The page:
- Step 1: If the leak is emanating from the dome-like base where the spout/handle rests, the setscrew needs to be loosened using the Allen wrench just enough to allow removal of the handle.
- Step 2: Use the spanner wrench in the clockwise direction to tighten the locking collar.
- Step 3: Turn on the water supply if you turned it off, and test to see that there is no longer any evidence of leaking from this area. If there is none, the repair is complete, and the spout/handle can be reattached. If it is still leaking after the initial tightening repair, choose from the following steps applicable to the problem.
- Step 1: Shut off the supply knobs to each water line located under the sink or shut off the main valve to the house.
- Step 2: The cap of the dome where the handle rests needs to be removed. Do this using the slip-joint pliers. To avoid damaging the finish of the chrome, use a piece of tape to wrap around each of the pliers' tips before twisting/removing.
- Step 3: Remove the plastic ball and the cam washer. Give both a quick inspection to see if either is damaged or deteriorated.
- Step 4: Next, use the tip of a screwdriver to lift out the rubber valve seats. You will also see a small spring situated behind the seats.
- Step 5: Inspect the valve seats for wear and tear. If this is apparent, replace both the seats and the springs. Do this by placing the spring then the valve seat onto a thin rod, such as that of a screwdriver, and carefully place each seat into the appropriate slot. Gently press each valve seat with your finger to secure it tightly in place.
- Step 1: If the leak is originating from the base versus the spout or dome, the O-rings need to be inspected. In many cases, the O-rings are worn out and are no longer able to do their job.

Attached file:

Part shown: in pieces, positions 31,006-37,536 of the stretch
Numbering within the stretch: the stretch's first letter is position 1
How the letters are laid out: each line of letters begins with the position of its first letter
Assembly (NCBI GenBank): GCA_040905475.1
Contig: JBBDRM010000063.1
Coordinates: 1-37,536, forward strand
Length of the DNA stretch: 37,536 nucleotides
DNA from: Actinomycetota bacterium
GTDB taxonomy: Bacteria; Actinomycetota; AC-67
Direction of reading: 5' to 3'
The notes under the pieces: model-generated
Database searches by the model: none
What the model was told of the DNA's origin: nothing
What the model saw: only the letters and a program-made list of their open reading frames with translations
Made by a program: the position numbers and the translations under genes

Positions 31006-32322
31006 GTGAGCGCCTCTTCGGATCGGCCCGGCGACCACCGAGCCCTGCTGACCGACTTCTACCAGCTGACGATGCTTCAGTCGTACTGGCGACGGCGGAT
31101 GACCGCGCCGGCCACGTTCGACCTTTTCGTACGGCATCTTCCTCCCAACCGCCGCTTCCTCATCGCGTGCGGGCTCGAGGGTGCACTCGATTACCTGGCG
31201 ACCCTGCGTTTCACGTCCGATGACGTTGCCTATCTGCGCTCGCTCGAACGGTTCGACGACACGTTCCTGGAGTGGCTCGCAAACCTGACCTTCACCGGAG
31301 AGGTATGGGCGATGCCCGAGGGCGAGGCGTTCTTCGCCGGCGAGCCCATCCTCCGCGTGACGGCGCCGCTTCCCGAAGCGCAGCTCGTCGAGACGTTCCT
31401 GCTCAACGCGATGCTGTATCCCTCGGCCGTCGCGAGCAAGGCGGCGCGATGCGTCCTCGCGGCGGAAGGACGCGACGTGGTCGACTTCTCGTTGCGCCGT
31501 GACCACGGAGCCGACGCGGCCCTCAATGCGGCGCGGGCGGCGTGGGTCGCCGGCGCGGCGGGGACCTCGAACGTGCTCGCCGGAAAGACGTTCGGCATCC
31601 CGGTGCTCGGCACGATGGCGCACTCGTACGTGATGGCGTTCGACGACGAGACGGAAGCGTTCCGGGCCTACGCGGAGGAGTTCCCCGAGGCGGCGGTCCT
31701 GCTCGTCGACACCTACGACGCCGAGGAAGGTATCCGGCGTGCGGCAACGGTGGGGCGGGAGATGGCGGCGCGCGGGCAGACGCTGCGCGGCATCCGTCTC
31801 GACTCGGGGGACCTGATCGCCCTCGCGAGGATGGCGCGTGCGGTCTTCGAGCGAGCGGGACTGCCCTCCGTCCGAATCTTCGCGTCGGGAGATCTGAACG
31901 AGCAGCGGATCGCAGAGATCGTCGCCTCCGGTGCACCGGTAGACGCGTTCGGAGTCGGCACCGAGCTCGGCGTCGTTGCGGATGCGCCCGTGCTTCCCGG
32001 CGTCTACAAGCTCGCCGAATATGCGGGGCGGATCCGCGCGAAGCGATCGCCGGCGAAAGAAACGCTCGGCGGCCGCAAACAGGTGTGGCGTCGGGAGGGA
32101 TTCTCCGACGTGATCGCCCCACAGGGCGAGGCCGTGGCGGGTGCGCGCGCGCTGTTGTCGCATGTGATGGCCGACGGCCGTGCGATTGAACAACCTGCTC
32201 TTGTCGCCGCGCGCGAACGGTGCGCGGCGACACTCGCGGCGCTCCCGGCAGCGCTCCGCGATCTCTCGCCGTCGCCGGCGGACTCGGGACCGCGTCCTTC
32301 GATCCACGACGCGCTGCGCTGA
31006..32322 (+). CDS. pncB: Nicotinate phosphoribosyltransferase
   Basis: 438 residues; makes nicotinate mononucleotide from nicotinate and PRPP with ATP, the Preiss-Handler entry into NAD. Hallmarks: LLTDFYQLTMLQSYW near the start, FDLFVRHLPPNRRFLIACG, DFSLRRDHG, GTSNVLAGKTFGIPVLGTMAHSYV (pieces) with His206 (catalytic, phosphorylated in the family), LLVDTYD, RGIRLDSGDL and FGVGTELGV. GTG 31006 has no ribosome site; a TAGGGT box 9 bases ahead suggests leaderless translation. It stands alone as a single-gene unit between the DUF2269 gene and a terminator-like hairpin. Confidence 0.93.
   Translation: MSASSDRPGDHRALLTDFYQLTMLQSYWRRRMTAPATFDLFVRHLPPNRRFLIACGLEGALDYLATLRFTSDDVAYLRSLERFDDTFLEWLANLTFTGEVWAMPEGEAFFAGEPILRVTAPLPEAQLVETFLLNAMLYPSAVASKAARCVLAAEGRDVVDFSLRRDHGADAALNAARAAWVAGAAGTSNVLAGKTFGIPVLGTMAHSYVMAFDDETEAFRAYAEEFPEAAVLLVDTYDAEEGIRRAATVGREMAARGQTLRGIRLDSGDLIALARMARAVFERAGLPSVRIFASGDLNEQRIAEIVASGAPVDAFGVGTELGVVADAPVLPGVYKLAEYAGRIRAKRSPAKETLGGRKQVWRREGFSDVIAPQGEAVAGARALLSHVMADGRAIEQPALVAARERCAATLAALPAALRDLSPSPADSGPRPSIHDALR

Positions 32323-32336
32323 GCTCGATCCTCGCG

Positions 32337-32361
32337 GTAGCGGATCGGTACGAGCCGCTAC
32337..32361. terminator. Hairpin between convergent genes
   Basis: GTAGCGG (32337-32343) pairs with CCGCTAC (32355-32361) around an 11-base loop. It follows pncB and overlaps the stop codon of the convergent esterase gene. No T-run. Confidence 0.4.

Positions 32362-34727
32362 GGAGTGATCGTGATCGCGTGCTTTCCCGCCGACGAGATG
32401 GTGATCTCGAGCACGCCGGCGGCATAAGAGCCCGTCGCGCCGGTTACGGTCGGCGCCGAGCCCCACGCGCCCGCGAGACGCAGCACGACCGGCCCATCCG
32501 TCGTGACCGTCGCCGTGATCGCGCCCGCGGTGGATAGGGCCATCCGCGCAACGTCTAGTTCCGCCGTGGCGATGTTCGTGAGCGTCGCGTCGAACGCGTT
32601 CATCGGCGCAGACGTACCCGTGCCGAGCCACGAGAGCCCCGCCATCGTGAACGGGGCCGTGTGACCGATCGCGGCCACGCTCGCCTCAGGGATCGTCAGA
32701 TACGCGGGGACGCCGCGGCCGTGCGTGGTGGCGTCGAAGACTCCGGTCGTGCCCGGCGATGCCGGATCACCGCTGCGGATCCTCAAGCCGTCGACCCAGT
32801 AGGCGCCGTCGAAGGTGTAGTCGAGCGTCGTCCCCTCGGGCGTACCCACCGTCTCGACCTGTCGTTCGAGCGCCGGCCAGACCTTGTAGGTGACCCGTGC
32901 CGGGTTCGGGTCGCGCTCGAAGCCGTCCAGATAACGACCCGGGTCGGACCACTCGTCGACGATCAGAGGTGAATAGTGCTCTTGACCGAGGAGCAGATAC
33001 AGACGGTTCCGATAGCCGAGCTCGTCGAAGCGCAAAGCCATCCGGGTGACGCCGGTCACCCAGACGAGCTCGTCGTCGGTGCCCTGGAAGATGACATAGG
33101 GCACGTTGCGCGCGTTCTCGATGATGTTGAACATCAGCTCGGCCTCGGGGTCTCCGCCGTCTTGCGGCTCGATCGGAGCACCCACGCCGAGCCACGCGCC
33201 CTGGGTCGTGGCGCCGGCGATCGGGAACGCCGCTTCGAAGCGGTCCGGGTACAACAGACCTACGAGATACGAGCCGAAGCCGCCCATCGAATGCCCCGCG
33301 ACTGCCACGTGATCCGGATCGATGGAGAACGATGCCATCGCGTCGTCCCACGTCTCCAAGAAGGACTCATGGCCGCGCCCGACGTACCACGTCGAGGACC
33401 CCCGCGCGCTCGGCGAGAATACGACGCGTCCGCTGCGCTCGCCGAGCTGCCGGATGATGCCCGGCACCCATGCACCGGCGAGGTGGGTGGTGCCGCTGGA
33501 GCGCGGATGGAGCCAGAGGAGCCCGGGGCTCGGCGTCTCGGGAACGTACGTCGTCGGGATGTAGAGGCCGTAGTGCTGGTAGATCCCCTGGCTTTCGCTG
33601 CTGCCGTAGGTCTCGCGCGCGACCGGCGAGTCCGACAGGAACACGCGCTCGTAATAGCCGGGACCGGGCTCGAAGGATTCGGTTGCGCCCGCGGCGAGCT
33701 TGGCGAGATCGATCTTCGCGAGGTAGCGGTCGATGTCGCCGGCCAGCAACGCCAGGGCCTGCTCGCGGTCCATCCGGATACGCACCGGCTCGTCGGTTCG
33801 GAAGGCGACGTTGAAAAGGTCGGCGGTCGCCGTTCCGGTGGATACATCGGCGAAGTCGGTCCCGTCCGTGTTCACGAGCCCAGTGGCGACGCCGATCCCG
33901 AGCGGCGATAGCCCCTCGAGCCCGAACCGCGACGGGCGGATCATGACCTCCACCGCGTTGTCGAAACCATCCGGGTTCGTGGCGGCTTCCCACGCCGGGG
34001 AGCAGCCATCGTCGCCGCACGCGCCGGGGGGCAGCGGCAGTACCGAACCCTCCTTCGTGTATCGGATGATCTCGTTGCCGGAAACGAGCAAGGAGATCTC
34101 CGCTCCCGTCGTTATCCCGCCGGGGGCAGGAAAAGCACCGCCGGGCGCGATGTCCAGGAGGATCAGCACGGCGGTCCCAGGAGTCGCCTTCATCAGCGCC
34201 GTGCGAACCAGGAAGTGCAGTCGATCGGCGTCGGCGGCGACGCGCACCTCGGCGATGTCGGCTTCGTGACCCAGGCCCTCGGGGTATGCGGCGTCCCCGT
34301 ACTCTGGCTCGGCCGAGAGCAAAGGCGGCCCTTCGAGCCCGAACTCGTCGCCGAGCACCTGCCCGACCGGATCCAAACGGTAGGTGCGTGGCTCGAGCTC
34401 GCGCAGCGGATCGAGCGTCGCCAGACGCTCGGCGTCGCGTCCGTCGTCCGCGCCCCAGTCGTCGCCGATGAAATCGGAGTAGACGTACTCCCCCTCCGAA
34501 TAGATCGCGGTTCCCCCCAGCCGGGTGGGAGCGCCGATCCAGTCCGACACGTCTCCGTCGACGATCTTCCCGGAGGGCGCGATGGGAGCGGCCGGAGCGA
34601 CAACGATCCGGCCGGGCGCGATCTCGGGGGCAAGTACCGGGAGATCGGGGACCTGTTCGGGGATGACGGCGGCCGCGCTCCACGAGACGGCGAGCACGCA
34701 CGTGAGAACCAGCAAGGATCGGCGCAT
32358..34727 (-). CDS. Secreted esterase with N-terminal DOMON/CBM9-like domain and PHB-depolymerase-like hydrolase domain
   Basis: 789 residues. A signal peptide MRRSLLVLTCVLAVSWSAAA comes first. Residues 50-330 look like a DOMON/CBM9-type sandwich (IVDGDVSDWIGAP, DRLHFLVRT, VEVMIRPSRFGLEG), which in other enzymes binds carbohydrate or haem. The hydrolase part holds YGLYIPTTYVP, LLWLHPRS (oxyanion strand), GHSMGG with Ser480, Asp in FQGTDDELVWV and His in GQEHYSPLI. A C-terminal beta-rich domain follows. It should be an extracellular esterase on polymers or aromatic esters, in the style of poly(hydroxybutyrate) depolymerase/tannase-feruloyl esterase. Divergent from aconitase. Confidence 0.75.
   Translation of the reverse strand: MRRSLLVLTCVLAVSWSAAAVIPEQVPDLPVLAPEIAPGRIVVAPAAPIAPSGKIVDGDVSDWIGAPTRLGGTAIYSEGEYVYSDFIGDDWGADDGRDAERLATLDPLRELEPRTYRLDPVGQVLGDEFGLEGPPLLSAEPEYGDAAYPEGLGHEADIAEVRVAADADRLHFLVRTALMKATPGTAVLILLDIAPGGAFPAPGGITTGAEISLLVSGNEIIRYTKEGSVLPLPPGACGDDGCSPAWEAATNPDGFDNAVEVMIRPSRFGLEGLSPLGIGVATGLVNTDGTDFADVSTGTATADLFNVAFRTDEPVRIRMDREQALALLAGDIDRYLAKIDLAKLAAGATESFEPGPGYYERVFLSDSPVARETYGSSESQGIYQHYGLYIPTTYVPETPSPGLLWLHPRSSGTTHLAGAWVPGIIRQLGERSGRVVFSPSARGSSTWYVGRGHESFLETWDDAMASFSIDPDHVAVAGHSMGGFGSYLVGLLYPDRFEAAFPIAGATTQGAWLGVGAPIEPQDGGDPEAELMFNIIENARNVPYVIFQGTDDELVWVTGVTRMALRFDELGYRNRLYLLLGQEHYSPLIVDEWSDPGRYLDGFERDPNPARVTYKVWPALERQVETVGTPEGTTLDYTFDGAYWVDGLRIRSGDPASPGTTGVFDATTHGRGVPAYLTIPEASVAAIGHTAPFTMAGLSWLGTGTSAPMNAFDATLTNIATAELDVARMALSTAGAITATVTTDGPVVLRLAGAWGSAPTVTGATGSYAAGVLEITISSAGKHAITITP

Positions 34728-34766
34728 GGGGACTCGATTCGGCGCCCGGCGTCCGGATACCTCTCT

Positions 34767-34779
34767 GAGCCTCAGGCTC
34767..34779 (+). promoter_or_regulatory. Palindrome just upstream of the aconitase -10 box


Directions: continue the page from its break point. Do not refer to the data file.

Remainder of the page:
- Step 2: To check the O-rings, the spout must be removed.
- Step 3: Once the O-rings are exposed, use the hook portion of the spanner wrench to remove them.
- Step 4: Replace with new O-rings that are coated with plumber's grease prior to reinstalling.
- Step 5: Reassemble the faucet, turn on the water supply, and check for leaks.
The second faucet that does not rely on traditional rubber washers is the cartridge-style faucet. This faucet type is fitted with O-rings and brass or plastic cartridge cylinders fitted internally and operates using a single-lever or double-handle mechanism. With the single-handle model, the hot and cold water flow is controlled via the same internal cartridge, which is controlled by the handle. The double-handle faucet is similar to the single lever in the way it operates. The difference is the double-handle faucet is fitted with two cartridges to control water flow: one for hot water and one for cold water. The movement of the double handle results in twisting the cartridge versus the up/down motion generated by the single-lever faucet.
Causes of a Leaking Cartridge Faucet
A cartridge faucet consists of a hollow metal cylinder (cartridge) that fits inside the faucet. Its purpose is to prevent water from flowing from the cold and hot water lines. Whether it is a single-lever or double-handle faucet, there are two main reasons that can cause leaking. There may be a problem with fittings not properly seated into the opening on the cylinder, which results in a leak. The other issue is with the O-ring. The cartridge is positioned against the O-ring, which is made from polymer materials that provide a durable, yet pliable, O-ring. In the event the material becomes damaged or contains cracks, the faucet can leak or have a continuous drip.
What Tools Are Needed to Fix a Cartridge Faucet?
When a cartridge faucet is leaking from the spout or handles, several tools and materials are recommended to address repairs. Tools needed include a pipe wrench, tongue-and-groove pliers, an Allen wrench, a flathead screwdriver, and a Phillips screwdriver. Materials that may be needed include a new spring, new seat, plumber's putty, new O-ring, and a new cartridge or cartridges.
How to Repair a Cartridge Faucet
The following steps cover the repair of a two-handle cartridge faucet.
- Step 1: Before starting the project, shut off the water source by turning the knobs located under the sink in a clockwise direction. If under-the-sink valves are not present, shut off the main water valve that supplies the entire home.
- Step 2: Once the water supply is turned off, turn on the faucet to let any water in the line(s) drain into the sink and to allow any built-up pressure in the line(s) to be released.
- Step 3: The screws securing the faucet handle must be removed using the Allen wrench. These may be located on the side of the faucet or the rear. Other handles may be secured with a screw that is concealed beneath a plastic cap that sits atop the handle. Use the flathead screwdriver to remove the cap and the Phillips screwdriver to remove the screw securing the handle. Remove the handle by pulling it straight up.